More Marooned Island Books

Cheryce Berg, member of the Board of Missions, would be sure to have these books with her on that island.

The Bible, because "His divine power has granted to us all things that pertain to life and godliness, through the knowledge of him who called us to his own glory and excellence, by which he has granted to us his precious and very great and very great promises. . ."
(2 Peter 1:3-4a)

Hudson Taylor by J. Hudson Taylor, because "The cold, and even the hunger, the watchings and sleeplessness of nights of danger, and the feeling at times of utter isolation and helplessness, were well and wisely chosen, and tenderly and lovingly meted out. What circumstances could have rendered the Word of God sweeter, and the presence of God so real, the help of God so precious? They were times, indeed, of emptying and humbling, but were experiences that made not ashamed, and that strengthened purpose to go forward as God might direct, with His proved promise, 'I will not fail thee, nor forsake thee."'

Jane Eyre by Charlotte Brontë, because "I know what it is to live entirely for and with what I love best on earth. I hold myself supremely blest—blest beyond what language can express; because I am my husband's life as fully as he is mine."

The Weight of Glory, by C.S. Lewis, because it reminds me that "There are no ordinary people. You have never talked to a mere mortal...[lt] is immortals whom we joke with, work with, marry, snub, and exploit— immortal horrors or everlasting splendors."

The Gardener by Sarah Stewart, because I find hope in tiny Lydia Grace's words: "I've tried to remember everything you ever taught me about beauty," as she transforms a dreary rooftop into a garden during the Depression.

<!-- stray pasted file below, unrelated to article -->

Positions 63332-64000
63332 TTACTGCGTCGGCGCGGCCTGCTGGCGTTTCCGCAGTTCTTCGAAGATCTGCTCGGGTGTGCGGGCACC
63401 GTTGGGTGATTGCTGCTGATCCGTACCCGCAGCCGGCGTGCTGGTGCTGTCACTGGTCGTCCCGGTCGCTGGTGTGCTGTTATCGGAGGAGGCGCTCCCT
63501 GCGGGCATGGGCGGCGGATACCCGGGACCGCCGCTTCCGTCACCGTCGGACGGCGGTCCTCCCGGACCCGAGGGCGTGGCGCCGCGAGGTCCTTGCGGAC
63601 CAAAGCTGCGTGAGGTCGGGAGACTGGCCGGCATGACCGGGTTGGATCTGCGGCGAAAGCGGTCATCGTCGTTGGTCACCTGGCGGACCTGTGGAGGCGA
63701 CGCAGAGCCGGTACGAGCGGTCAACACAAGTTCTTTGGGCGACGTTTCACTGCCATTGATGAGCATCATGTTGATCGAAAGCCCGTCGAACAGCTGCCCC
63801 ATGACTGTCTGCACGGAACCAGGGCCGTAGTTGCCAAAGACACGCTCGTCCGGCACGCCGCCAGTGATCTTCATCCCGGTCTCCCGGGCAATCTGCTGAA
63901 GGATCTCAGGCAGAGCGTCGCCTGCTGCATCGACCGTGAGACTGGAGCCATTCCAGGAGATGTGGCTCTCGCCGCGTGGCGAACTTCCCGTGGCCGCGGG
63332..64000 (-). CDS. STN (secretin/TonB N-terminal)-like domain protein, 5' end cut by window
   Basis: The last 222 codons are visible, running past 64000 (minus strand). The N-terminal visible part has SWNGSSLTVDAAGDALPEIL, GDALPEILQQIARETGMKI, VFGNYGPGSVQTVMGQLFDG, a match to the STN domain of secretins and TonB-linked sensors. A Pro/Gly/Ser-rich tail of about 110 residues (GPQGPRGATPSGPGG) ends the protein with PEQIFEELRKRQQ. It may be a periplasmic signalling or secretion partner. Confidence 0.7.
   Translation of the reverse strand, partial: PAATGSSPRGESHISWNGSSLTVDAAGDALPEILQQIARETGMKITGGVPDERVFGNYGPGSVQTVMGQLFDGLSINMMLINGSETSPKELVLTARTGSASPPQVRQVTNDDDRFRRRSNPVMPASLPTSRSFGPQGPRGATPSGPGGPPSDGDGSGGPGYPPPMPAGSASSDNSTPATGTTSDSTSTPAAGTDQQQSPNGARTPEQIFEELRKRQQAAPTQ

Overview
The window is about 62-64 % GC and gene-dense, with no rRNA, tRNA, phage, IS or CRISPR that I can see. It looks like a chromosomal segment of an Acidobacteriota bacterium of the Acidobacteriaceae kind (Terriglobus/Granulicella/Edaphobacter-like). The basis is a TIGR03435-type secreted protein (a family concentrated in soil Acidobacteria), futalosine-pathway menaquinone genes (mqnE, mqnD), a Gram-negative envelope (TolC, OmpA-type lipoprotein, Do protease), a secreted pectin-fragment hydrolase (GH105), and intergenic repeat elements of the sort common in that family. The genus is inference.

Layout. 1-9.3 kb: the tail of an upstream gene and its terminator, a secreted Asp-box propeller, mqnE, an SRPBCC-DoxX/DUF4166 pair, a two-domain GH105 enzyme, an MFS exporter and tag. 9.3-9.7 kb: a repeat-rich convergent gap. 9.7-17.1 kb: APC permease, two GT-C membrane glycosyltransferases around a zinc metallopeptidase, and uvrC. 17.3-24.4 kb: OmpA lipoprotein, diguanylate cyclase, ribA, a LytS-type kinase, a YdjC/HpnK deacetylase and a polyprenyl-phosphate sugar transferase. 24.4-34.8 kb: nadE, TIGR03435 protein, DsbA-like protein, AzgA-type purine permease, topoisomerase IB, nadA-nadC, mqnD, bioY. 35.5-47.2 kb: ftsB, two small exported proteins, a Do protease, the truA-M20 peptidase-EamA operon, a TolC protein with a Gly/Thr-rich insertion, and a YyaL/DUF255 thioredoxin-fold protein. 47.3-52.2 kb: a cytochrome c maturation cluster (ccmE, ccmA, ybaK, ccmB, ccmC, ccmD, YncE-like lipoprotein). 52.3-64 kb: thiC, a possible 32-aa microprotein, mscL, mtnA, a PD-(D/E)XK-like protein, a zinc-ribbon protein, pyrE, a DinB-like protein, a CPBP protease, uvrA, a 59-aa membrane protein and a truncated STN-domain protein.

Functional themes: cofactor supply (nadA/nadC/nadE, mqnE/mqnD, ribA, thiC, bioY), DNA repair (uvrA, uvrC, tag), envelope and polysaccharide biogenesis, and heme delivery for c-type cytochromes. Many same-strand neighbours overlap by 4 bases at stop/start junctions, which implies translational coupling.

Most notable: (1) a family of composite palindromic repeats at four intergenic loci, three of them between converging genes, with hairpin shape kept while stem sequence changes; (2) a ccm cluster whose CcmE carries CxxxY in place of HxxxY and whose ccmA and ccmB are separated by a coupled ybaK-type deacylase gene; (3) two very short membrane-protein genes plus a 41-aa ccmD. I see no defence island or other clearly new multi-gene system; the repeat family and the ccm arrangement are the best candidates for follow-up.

Morning and Evening by Charles H. Spurgeon (revised by Alistair Begg), because each day it feeds me with words such as "The more burdens we put on His shoulders, the more precious He will be to us."

At Home in Mitford by Jan Karon because Father Tim keeps me smiling and models the prayer that never fails: "Thy will be done."

The Horse and His Boy by C.S. Lewis, because it reminds me of Christ when Aslan tells Shasta, "There was only one lion.. .I was the lion.. .who forced you to join Aravis. I was the cat who comforted you among the houses of the dead. I was the lion who drove the jackals from you while you slept. I was the lion who gave the horses the new strength of fear for the last mile so that you should reach King Lune in time. And I was the lion you do not remember who pushed the boat in which you lay, a child near death, so that it came to shore where a man sat, wakeful at midnight, to receive you."

Finally, Winnie-the-Pooh by A. A. Milne, because Pooh makes me laugh and cry at the same time with words like, "How lucky I am to have something that makes saying good-bye so hard."